The scientists and conservation workers battling to save the world's dwindling forests, landscapes and endangered animals live constantly with grief, a leading Australian conservation scientist says.
"Assailed with accounts of the loss of species and habitats many ecologists and conservation biologists may be suffering from chronic or acute grief," says Professor Richard Hobbs of the ARC Centre of Excellence for Environmental Decisions (CEED) and University of Western Australia.
"Whether it's a local or personal loss, such as a local woodland or a creature that was once abundant becoming scarce or non-existent… whether it is the destruction of something major like a rainforest, Australia's small marsupials or the decline in the Arctic ice-sheet, the people who care about these things face constant accounts of actual or impending loss and this gives rise to a sense of bereavement."
Losses of any kind – of family, home or friends or one's familiar environment – involve a need to grieve, and the people who working in the field of conservation live in a world characterised by loss, he says.
Prof. Hobbs says he was forcibly struck by impact of grief while attending the 2011 International Conference for Conservation Biology in 2011: "It was evident both in my own feelings and those of colleagues to the scientific information we were hearing," he said.
This reflection led him to compare those feelings with the five stages of grief identified by Dr Elisabeth Kubler Ross – denial, anger, bargaining, depression and acceptance. He feels these are all apparent in the feelings of those closely involved with conservation.
"For example anger is a common response to conservation issues – on all sides of the debate. And denial is often used as a buffer against unwelcome news.
"Bargaining occurs when we realise it is impossible to save everything, and we have to negotiate what can be saved.
"Depression is a constant possibility for people working to save endangered animals and landscapes as we contemplate the immensity and difficulty of the task.
"And acceptance occurs when we become reconciled to losses that cannot be avoided, and learn to live with them – although we do not acquiesce to them."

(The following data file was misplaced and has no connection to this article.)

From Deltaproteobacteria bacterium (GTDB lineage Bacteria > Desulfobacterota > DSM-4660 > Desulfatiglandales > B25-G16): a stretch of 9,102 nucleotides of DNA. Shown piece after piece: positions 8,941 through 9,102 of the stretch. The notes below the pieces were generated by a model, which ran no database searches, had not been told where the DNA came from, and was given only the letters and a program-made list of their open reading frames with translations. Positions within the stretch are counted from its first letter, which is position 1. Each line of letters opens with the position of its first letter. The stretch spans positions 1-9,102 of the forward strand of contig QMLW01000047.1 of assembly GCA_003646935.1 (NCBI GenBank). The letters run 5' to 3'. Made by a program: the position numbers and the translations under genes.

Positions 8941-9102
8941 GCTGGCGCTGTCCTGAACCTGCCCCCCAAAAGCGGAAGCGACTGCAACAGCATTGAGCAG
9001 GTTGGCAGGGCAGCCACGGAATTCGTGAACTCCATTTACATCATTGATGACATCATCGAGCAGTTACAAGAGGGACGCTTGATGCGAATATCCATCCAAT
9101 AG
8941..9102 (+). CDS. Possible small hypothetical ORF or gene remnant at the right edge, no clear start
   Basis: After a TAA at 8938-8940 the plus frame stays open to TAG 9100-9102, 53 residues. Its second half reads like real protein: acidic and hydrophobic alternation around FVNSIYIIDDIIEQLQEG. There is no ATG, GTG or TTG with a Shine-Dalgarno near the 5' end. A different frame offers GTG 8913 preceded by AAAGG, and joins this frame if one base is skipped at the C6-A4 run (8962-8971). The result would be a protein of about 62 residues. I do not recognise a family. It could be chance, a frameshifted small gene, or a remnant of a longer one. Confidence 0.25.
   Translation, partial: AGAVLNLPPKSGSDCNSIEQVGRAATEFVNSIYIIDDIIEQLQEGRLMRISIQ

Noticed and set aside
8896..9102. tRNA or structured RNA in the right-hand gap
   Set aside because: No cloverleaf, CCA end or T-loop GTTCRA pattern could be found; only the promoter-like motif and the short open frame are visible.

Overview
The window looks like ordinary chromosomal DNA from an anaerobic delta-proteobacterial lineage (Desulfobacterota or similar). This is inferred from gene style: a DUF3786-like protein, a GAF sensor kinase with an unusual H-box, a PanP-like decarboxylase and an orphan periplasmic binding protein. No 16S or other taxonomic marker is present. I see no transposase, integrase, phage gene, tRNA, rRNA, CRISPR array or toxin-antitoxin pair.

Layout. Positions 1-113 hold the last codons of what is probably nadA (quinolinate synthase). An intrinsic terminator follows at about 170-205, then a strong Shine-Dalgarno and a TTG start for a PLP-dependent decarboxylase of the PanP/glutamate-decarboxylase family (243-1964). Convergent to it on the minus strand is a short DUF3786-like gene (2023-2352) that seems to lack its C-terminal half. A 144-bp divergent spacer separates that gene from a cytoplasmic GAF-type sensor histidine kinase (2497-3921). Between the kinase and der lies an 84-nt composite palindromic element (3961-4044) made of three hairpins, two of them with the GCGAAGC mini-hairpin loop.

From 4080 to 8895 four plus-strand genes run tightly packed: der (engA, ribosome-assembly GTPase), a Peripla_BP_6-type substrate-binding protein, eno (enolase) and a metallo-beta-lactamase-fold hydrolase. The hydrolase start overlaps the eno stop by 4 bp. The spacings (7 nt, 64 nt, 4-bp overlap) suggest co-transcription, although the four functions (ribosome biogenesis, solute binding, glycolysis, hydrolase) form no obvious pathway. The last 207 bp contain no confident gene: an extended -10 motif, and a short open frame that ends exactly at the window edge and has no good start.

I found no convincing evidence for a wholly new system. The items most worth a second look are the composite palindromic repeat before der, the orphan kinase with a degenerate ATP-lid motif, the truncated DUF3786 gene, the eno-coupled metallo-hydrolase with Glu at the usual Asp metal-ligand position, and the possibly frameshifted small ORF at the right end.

However, Prof. Hobbs also says that, apart from grief, conservation also engenders hope. "It is important to remember that conservation losses are often reversible – and there have been some spectacular success stories of rescuing endangered animals or restoring their habitat. Indeed some recent commentators have called for a restoration of hope in the culture of conservation biology.
"In fact, the provision of hope is one reason I got into restoration ecology."
However, he cautions, the evidence suggests that we are heading towards or are already in an ecological 'new normal' where ecosystems may be substantially different to the past, and missing many species.
"This makes some people angry, because they are still grieving for the world we have lost – while others have cycled more rapidly through the grief stages, accepted the inevitability of change, and are trying to work out the best way forward."
There will continue to be clashes over conservation, but Prof. Hobbs believes these may in part be due to the different stages of the grieving process at which people find themselves.
"In this way, ideas about grief can help us understand some of the passions and discordant debates that go on in conservation and restoration. But we should always remember that loss can lead to new opportunities.
"Loss in ecology may lead to new, but still worthwhile, assemblages of living plants and animals. Besides lamenting what is gone, we should also rejoice in what we still have."
His views are detailed in an article in the June issue of Decision Point at www.decision-point.com.au/images/DPoint_files/DPoint_70/dpoint_70.pdf#page=4
and in a journal article: Hobbs RJ (2013). Grieving for the Past and Hoping for the Future: Balancing Polarizing Perspectives in Conservation and Restoration. Restoration Ecology 21: 145–148.
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